She watched as Trent and Sara exited the room, Daniella chattering away happily between them and wearing an old coat and boots, that Jane had found lying in the attic. They were both so big, she looked like a circus clown, but the little girl didn’t mind. She was focused on playing in the snow with her aunt and newly acquired uncle, and nothing and no one was going to stop her.
Jane smiled at Trent as he saw her standing in the hallway and waved him off when he offered to let her join them, “It might be the last snow you see for a while,” he reminded her.
“That is fine by me. I could live happily for the rest of my life without snow. Millions of people do it all around the world, you know.”
Samuel’s voice spoke up behind her, “Are you sure you won’t miss it? There’s no snow where I live in San Diego.”
Jane waved Trent off and then turned to look at the man who held the key to another of her dreams coming true.
Samuel Drackett, FBI field agent and profiler, had first met Trent while undergoing FBI training at Quantico in Virginia. While Trent had left the FBI soon after joining, to return home and take over the local job of sheriff for Castle Peaks, Samuel had worked his way up the ladder and now was second in command in the San Diego field office.
He had been visiting Trent in Castle Peaks for most of the last ten years, and each time he had arrived, Jane had withdrawn into herself, scared of the emotions the man evoked within her. She would keep hidden as much as possible, and when forced to converse with him, would give one word answers whenever possible. Samuel made her nervous and her feelings scared her. Knowing that he was always a plane ride away from leaving Montana had helped her shore up her defenses against his charm.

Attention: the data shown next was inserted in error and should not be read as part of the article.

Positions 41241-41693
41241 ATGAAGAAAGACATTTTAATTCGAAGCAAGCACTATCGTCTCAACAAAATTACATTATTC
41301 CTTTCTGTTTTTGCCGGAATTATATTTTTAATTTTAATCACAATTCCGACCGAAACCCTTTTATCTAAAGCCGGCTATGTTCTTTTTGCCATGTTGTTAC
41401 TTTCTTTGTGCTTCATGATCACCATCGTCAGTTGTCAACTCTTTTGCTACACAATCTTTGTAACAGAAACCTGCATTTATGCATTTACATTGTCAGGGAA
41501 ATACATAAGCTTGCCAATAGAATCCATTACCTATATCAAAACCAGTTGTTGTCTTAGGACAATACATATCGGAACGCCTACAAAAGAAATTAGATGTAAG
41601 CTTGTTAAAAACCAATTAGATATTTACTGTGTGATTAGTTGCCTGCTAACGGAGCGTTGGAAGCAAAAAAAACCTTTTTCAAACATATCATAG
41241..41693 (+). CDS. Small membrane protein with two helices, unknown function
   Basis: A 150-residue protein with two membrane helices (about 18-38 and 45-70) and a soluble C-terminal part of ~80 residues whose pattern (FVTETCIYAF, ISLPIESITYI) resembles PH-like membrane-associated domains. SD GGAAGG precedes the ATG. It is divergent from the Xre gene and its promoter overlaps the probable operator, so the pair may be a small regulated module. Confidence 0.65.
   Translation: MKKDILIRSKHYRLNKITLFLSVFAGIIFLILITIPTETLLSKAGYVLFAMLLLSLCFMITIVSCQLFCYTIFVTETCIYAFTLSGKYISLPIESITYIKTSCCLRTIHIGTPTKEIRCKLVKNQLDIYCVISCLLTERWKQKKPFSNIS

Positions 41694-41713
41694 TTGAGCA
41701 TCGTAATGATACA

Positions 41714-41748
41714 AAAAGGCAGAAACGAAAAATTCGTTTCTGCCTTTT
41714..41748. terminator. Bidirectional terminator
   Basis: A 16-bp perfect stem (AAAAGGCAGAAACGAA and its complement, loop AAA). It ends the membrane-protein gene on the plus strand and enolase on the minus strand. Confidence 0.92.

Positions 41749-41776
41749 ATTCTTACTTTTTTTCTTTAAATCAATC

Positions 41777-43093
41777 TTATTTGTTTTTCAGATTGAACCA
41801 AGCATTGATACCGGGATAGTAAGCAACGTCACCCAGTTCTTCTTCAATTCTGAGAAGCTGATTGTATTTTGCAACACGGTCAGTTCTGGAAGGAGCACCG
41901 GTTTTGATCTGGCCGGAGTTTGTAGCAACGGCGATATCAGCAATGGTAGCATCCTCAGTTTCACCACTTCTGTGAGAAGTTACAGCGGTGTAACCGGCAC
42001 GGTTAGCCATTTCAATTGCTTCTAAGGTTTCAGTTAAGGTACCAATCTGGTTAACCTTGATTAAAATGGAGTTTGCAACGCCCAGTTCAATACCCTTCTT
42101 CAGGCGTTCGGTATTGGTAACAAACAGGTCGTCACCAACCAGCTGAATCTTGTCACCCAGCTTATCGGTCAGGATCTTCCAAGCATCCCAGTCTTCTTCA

This trip however, she had taken Sara’s advice and actually talked to the man. She was amazed at how much alike they were. Samuel was slightly withdrawn and would rather be on the beach, throwing a stick for his German shepherd, Lucky, than enjoying the evening in a crowded nightclub.
“Have you seen the huge pile of snow on the side of the house?” When Samuel nodded with a grin, she placed her hands on her hips and asked, “And how do you suppose that pile got itself there? It wasn’t because the wind blew really hard all in one direction. That snow was shoveled and moved there by human hands.”
Samuel lifted an eyebrow at her statement, having seen the almost six foot high pile of snow that ran the length of the house and was many feet wide in diameter. “Human hands? Are you sure that’s the story you want me to believe?” He raised an eyebrow at her as he waited for her reply.
Finally giving in, Jane laughed, “Well, human hands were driving the small plow that pushed the snow into that pile. That counts, doesn’t it?”
“Fine. But you won’t be shoveling any snow after tomorrow. Have you finished packing, yet?”
Jane nodded; she had finished earlier in the day and was just taking a final walk through the house to make sure she wasn’t leaving anything important behind. She had accepted Grace’s offer of staying in her guest bedroom while she visited California.
She planned to stay at least a month, and was looking forward to not only seeing the beach, but visiting the theme parks, and other attractions southern California had to offer. Grace had also suggested they take a day trip into Tijuana, Mexico so Jane had made sure to put her passport into her hand bag.
Samuel had insisted that he accompany them on that particular road trip and Jane’s heart had tripped a beat as she saw real concern for her safety fill his eyes.
“I finished this morning.”
Samuel looked at Jane as he followed her into the kitchen and asked, “Will you be able to enjoy life without having Trent waiting on you to cook his next meal, or do the next load of laundry?”